background image




Arrival Procedures

operational procedures (e.g., GPS inoperative, use of

flight director vice autopilot).

2. Curved path procedures. Some RNP ap-

proaches have a curved path, also called a

radius−to−a−fix  (RF) leg. Since not all aircraft have

the capability to fly these arcs, pilots are responsible

for knowing if they can conduct an RNP approach

with an arc or not. Aircraft speeds, winds and bank

angles have been taken into consideration in the

development of the procedures.

3. RNP required for extraction or not.

Where required, the missed approach procedure may

use RNP values less than RNP−1. The reliability of

the navigation system has to be very high in order to

conduct these approaches. Operation on these

procedures generally requires redundant equipment,

as no single point of failure can cause loss of both

approach and missed approach navigation.

4. Non−standard speeds or climb gradients.

RNP AR approaches are developed based on standard

approach speeds and a 200 ft/NM climb gradient in

the missed approach. Any exceptions to these

standards will be indicated on the approach

procedure, and the operator should ensure they can

comply with any published restrictions before

conducting the operation.

5. Temperature Limits. For aircraft using

barometric vertical navigation (without temperature

compensation) to conduct the approach, low and

high−temperature limits are identified on the

procedure. Cold temperatures reduce the glidepath

angle while high temperatures increase the glidepath

angle. Aircraft using baro VNAV with temperature

compensation or aircraft using an alternate means for

vertical guidance (e.g., SBAS) may disregard the

temperature restrictions. The charted temperature

limits are evaluated for the final approach segment

only. Regardless of charted temperature limits or

temperature compensation by the FMS, the pilot may

need to manually compensate for cold temperature on

minimum altitudes and the decision altitude.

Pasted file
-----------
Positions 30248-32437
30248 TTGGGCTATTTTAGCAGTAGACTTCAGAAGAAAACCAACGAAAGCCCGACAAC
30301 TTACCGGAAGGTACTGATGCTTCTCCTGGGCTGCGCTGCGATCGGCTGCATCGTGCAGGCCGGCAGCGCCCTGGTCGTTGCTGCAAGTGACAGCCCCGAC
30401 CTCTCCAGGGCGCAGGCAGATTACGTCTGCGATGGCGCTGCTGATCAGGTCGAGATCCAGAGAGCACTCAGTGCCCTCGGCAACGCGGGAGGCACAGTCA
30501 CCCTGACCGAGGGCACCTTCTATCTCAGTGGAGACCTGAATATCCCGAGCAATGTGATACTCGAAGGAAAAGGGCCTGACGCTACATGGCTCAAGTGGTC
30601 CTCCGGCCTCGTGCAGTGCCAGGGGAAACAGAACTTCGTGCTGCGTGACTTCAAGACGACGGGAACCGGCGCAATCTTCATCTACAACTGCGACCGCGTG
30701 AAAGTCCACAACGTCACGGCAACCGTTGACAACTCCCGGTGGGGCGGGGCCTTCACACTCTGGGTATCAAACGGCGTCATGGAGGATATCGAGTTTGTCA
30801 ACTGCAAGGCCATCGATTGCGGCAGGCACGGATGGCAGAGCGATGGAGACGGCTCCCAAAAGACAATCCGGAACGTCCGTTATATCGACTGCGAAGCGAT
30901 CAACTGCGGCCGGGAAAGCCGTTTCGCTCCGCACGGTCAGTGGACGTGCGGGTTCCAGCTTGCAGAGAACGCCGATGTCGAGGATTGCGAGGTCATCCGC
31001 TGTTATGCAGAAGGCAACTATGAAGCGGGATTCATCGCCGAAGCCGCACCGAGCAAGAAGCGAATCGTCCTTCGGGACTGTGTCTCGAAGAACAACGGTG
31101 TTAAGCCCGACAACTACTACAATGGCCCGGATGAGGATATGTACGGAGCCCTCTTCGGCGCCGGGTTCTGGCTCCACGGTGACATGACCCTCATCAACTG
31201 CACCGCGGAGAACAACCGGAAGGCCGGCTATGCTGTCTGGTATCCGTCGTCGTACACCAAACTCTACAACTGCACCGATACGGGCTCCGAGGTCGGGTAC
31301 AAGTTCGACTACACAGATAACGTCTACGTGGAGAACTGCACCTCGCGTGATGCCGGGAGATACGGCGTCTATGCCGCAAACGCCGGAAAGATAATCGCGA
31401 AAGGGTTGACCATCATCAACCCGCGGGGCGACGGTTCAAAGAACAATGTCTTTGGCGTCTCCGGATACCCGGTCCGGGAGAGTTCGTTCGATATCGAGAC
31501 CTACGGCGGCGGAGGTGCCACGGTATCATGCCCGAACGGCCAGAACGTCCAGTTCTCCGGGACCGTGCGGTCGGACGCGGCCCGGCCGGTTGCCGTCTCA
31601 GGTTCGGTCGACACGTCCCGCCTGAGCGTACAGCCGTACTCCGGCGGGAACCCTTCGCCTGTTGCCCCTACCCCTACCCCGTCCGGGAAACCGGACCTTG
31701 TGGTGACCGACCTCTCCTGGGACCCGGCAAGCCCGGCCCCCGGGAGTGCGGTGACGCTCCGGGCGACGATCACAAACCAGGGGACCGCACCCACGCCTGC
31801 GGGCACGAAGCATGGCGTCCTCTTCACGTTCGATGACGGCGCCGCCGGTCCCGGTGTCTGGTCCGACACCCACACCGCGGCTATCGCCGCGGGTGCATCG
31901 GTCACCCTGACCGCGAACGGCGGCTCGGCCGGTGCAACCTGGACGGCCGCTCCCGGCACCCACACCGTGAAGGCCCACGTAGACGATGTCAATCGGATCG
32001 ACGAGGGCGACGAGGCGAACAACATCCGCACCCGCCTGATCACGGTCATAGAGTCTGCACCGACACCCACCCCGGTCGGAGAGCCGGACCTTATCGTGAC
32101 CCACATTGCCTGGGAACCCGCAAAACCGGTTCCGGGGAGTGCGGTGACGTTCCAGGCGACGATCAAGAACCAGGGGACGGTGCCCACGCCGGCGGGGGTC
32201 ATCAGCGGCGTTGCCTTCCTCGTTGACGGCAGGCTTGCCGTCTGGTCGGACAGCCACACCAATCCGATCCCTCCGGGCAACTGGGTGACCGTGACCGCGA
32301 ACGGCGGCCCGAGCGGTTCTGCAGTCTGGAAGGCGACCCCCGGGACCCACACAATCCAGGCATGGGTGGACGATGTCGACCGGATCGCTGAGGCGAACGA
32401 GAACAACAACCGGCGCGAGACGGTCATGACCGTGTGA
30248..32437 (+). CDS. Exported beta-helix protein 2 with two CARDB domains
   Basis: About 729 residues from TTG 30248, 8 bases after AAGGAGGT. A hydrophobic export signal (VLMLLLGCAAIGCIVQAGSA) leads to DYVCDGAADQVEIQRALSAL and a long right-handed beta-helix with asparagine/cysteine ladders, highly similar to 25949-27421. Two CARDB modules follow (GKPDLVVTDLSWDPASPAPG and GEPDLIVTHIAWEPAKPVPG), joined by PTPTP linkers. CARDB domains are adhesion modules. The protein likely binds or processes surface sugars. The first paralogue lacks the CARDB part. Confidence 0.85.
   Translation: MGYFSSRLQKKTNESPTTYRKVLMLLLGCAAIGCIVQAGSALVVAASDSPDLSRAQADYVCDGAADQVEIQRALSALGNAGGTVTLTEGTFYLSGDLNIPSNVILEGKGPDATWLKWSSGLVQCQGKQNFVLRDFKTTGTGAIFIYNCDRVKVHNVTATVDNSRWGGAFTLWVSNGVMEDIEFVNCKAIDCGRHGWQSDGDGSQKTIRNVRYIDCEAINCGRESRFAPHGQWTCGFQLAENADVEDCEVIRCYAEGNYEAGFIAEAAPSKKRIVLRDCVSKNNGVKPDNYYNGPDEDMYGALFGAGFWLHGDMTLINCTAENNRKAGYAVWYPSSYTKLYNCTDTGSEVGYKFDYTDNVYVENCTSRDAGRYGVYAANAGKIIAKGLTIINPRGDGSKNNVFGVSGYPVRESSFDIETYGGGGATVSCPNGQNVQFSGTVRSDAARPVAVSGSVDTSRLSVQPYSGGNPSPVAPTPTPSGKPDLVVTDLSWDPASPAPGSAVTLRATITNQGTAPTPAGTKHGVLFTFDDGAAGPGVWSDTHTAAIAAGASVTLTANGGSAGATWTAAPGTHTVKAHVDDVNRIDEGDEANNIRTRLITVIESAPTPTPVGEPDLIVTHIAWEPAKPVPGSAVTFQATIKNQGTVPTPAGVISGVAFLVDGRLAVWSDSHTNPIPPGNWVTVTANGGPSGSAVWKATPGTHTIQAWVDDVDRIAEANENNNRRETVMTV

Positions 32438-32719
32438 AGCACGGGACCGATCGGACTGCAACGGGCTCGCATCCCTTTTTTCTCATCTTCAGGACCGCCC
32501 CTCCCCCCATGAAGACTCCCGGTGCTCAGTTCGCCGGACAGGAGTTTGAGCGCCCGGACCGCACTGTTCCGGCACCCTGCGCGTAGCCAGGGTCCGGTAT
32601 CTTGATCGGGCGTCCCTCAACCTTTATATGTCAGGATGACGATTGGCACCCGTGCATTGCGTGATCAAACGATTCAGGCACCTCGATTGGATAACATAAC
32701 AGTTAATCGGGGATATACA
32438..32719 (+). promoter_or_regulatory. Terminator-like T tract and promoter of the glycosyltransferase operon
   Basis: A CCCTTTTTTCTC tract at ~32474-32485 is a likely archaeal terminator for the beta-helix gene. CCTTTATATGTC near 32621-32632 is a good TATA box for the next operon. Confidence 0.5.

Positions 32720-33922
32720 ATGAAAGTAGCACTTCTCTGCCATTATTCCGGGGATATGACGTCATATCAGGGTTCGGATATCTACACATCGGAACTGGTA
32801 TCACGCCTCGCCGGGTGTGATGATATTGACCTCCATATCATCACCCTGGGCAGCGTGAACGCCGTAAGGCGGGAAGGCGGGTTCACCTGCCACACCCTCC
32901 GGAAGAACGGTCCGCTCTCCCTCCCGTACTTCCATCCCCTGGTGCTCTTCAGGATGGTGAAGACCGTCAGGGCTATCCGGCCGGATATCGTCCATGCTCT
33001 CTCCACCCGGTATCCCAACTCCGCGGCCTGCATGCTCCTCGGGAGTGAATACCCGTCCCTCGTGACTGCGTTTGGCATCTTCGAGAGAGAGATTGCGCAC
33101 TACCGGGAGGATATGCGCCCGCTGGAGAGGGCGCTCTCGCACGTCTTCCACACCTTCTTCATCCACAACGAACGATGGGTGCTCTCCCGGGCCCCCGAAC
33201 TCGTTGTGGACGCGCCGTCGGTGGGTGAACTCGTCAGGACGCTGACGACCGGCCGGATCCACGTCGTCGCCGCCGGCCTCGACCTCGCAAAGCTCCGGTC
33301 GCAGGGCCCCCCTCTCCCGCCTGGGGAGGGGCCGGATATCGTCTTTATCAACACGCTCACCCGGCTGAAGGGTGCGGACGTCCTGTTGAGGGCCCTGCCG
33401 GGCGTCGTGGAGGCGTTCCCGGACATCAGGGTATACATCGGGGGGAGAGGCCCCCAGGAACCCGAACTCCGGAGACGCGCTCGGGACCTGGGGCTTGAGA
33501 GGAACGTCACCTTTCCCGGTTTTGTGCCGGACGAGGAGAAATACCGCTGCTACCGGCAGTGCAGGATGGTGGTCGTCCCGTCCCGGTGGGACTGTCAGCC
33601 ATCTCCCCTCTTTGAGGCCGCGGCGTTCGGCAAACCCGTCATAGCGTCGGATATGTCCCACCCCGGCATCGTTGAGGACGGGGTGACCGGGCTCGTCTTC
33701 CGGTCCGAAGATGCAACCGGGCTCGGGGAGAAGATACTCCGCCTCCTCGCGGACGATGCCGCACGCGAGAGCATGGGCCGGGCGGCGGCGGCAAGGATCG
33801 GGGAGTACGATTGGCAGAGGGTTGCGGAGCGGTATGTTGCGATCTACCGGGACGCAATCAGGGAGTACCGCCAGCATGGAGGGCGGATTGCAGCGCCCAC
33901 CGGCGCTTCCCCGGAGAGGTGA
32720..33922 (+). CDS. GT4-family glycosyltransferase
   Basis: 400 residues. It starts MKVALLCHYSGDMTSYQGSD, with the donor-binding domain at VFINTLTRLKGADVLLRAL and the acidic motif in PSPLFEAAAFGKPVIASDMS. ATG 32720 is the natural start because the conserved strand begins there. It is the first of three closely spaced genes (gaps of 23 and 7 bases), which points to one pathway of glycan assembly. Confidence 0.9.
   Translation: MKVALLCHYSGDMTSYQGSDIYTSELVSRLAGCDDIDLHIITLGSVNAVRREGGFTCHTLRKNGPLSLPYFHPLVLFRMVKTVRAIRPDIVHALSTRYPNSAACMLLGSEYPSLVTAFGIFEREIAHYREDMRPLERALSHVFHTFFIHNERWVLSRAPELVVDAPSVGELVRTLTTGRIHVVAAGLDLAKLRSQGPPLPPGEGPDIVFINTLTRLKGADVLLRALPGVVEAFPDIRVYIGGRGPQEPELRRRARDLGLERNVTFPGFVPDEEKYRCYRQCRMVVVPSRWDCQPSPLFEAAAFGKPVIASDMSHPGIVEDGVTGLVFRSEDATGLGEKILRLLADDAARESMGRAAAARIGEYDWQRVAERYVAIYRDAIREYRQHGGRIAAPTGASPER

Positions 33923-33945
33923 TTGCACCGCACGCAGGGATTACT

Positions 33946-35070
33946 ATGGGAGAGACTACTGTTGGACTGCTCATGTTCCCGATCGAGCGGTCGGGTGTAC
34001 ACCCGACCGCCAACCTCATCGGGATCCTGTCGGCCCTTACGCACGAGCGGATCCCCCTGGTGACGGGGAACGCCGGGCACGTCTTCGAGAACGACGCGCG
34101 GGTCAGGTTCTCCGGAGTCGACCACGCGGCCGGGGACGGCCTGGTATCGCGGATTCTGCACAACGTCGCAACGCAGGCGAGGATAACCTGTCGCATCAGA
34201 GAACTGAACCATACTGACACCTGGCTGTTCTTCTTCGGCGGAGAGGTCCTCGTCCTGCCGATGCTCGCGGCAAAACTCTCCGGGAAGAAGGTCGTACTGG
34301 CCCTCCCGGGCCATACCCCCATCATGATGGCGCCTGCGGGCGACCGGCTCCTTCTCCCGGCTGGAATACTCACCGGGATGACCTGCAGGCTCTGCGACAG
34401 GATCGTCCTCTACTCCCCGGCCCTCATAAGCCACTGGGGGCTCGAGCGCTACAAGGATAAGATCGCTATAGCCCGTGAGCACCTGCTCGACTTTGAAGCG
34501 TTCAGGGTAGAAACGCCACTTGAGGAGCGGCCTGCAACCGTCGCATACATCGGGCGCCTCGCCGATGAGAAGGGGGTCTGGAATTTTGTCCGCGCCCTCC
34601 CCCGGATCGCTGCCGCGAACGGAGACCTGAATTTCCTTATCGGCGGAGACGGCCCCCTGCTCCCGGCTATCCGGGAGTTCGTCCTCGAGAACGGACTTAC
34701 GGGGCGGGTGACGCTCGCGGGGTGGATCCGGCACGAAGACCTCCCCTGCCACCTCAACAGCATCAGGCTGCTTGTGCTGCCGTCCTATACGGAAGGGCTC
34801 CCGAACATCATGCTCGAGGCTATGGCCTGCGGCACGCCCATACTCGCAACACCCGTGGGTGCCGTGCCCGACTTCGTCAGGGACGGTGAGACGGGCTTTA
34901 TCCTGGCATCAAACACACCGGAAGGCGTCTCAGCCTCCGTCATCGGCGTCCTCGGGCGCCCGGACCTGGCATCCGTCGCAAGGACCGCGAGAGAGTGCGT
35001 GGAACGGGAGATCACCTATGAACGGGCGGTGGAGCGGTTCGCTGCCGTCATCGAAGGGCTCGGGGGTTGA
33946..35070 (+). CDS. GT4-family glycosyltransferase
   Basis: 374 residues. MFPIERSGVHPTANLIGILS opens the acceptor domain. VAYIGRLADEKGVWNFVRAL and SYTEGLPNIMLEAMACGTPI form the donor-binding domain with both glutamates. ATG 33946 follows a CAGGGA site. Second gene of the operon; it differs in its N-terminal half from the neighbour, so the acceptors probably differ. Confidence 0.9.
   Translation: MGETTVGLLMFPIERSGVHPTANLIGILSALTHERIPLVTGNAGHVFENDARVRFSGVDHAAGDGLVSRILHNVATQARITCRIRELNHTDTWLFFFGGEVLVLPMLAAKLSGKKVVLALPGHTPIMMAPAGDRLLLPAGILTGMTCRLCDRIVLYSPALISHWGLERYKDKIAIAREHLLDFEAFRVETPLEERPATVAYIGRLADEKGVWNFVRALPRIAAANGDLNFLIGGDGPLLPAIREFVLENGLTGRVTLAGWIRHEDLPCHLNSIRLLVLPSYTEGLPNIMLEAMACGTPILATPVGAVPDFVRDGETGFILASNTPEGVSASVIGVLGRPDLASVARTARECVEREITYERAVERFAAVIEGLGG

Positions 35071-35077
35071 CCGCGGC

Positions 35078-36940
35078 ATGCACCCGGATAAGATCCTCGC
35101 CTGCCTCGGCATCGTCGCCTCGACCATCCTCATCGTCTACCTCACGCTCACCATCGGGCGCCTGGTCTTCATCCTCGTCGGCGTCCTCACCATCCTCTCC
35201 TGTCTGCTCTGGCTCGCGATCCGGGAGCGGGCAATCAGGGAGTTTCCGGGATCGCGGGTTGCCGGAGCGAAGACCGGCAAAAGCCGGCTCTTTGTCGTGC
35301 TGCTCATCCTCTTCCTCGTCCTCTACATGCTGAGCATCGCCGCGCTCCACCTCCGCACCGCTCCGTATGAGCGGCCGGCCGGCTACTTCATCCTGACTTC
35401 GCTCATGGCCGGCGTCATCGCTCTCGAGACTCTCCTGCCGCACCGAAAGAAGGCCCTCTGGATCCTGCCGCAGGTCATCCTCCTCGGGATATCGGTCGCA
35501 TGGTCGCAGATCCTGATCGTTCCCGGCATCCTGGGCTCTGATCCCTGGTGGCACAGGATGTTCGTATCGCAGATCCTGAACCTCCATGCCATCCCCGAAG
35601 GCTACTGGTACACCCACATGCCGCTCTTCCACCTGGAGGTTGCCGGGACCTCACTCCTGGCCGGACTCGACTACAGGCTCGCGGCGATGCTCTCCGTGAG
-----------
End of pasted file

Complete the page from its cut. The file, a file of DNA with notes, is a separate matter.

6. Aircraft size. The achieved minimums may

be dependent on aircraft size. Large aircraft may

require higher minimums due to gear height and/or

wingspan. Approach procedure charts will be

annotated with applicable aircraft size restrictions.

b. Types of RNP AR Approach Operations

1. RNP Stand−alone Approach Operations.

RNP AR procedures can provide access to runways

regardless of the ground−based NAVAID infrastruc-

ture, and can be designed to avoid obstacles, terrain,

airspace, or resolve environmental constraints.

2. RNP Parallel Approach (RPA) Opera-

tions. RNP AR procedures can be used for parallel

approaches where the runway separation is adequate

(See FIG 5−4−26). Parallel approach procedures can

be used either simultaneously or as stand−alone

operations. They may be part of either independent or

dependent operations depending on the ATC ability

to provide radar monitoring.

FIG 5−4−26

3. RNP Parallel Approach Runway Transi-

tions (RPAT) Operations. RPAT approaches begin

as a parallel IFR approach operation using

simultaneous independent or dependent procedures.

(See FIG 5−4−27). Visual separation standards are

used in the final segment of the approach after the

final approach fix, to permit the RPAT aircraft to

transition in visual conditions along a predefined

lateral and vertical path to align with the runway